The Elusive Grade One

I’ve been meaning to write this post for a while now and like many of my posts, it was published and then unpublished and then published again until we get to the point I’m at now: finally choosing to publish for good.

I am now well and truly into my fifth year of teaching. Over this time, I have grown as a teacher and until I stop growing, I’ll continue teaching.
Since about day 67, after the fear of being thrown, unqualified, into a classroom had subsided slightly, I’ve aimed towards achieving a grade one in an observation. Of course, I became a teacher in order to work with young people; t wasn’t always my dream to be a teacher but it emerged as something I’d enjoy and do well at. But it wasn’t the idea of a ‘grade one’ gleaming on my lapel that got me into the job. I wouldn’t have lasted more than five minutes if this were the case and I’d certainly be wondering what the last five years had been all about.
A taste for a grade one began to emerge after a PGCE observation graded me at a two- with no areas for improvement. None. Not a single one. I’d been robbed and I was out to get a grade one next time around. My search for the elusive grade one wasn’t in an over-zealous way. I have never been about ticking boxes. I’ve always taught in the only way I know how- my way (all informed by colleagues, blogs, articles and books of course). I didn’t want to copy someone else or do it the way I thought someone else wanted it to be done; I just felt awkward when I even remotely tried that and the lessons would fall flat on their faces.
For a misinformed while in the early stages of my teaching career, I felt that I was working hard and I thought I was doing all the ‘right’ things, so I could just get a grade one as a result. In fact what I was doing was surviving and hitting some of the basics, some of the time.
I then spent time with a particularly cynical teacher. Fantastic but cynical. He had been a grade one once upon a time but he assured me that all observers were now evil and seeking to catch you out. To a large extent, that was misinformed too.
I then went through a stage of working with a teacher who was truly one of those rare ‘great ones.’ If you’ve ever met one, then you’ll know exactly what I mean. He was passionate, intelligent, warm, funny, stern when necessary, a true subject expert, and just an awe-inspiring person. He never knew that I held him in such high esteem but he didn’t need that to know he was a ‘great one.’ Not in a footballer arrogance kind of way but in a cool rock star kind of way.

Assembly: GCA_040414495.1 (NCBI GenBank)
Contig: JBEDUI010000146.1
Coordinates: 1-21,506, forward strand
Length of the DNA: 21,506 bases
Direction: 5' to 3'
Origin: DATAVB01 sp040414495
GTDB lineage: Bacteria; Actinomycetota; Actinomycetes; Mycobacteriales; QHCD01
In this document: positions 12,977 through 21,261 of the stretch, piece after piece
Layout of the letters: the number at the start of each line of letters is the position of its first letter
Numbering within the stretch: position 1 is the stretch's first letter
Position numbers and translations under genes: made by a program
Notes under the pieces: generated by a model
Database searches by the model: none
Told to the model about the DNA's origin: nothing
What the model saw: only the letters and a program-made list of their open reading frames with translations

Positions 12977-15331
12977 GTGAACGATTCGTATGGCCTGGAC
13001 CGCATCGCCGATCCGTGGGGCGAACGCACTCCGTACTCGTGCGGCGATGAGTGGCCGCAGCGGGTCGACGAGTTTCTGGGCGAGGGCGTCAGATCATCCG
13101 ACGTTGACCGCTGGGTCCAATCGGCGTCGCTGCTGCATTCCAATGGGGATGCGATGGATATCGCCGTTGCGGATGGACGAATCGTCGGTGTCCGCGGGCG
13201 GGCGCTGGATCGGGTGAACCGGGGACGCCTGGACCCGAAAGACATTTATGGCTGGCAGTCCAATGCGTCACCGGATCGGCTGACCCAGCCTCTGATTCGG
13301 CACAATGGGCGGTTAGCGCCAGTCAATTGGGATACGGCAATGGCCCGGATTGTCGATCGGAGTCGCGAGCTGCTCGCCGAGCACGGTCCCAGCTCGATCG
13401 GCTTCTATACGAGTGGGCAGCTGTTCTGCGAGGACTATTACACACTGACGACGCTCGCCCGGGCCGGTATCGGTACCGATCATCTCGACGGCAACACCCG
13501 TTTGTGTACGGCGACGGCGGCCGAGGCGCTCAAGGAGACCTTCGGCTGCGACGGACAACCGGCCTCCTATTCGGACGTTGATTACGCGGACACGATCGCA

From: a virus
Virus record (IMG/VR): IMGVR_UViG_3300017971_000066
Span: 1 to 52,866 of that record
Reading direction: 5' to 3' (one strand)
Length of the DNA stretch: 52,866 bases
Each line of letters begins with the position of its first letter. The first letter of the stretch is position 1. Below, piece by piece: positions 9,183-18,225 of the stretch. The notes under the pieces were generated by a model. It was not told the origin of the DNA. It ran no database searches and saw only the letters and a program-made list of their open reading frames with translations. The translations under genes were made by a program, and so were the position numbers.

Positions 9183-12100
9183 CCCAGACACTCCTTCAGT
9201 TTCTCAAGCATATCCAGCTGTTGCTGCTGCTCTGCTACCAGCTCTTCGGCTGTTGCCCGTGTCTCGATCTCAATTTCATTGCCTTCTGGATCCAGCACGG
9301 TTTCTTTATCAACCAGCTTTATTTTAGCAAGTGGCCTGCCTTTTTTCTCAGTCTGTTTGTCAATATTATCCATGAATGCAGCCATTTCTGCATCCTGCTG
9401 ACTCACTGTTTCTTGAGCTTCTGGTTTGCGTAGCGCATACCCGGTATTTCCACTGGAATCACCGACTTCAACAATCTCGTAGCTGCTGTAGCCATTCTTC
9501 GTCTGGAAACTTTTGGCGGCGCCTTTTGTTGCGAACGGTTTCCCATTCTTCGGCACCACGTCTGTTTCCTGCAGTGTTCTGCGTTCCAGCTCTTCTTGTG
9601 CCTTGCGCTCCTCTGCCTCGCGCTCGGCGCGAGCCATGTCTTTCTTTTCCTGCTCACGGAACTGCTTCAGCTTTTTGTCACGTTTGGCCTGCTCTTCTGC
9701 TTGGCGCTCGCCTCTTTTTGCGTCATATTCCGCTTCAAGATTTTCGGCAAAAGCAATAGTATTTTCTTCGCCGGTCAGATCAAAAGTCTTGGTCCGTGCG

Whilst working with the ‘great one’, I came to believe that it was only teachers like him who could get a grade one and I resigned myself to the fact that I would only ever amount to a two. There was still a niggling want for a grade one but I maintained for a long while that I was satisfied with a two.
Then it happened in my new job. I had honed my teaching. My confidence had grown. I was observed. I got a grade one.
During my feedback, I kept smiling to myself when my observer wasn’t looking, whilst also putting my sensible, ‘this doesn’t phase me’ face on.
I then told everyone. I phoned my mum, my friends and my partner. They were all very pleased and made all the right noises. I went to sleep exhausted (this had been far more exceptional than the ‘usual’ teaching week) but happy.
So, for about a total of 14 hours, I was pretty pleased with myself. And then I woke up. I felt weird. Really weird.
For a while, I thought it was because I was tired and I’d had to get on a ridiculously early train to go house hunting. I thought the exciting changes about to happen in my life had dampened my happiness at a grade one.
For a number of days, I felt that it was because I’d achieved a goal that I’d worked towards for five years. Where was I supposed to go now? What would be my goal? How would I have any direction?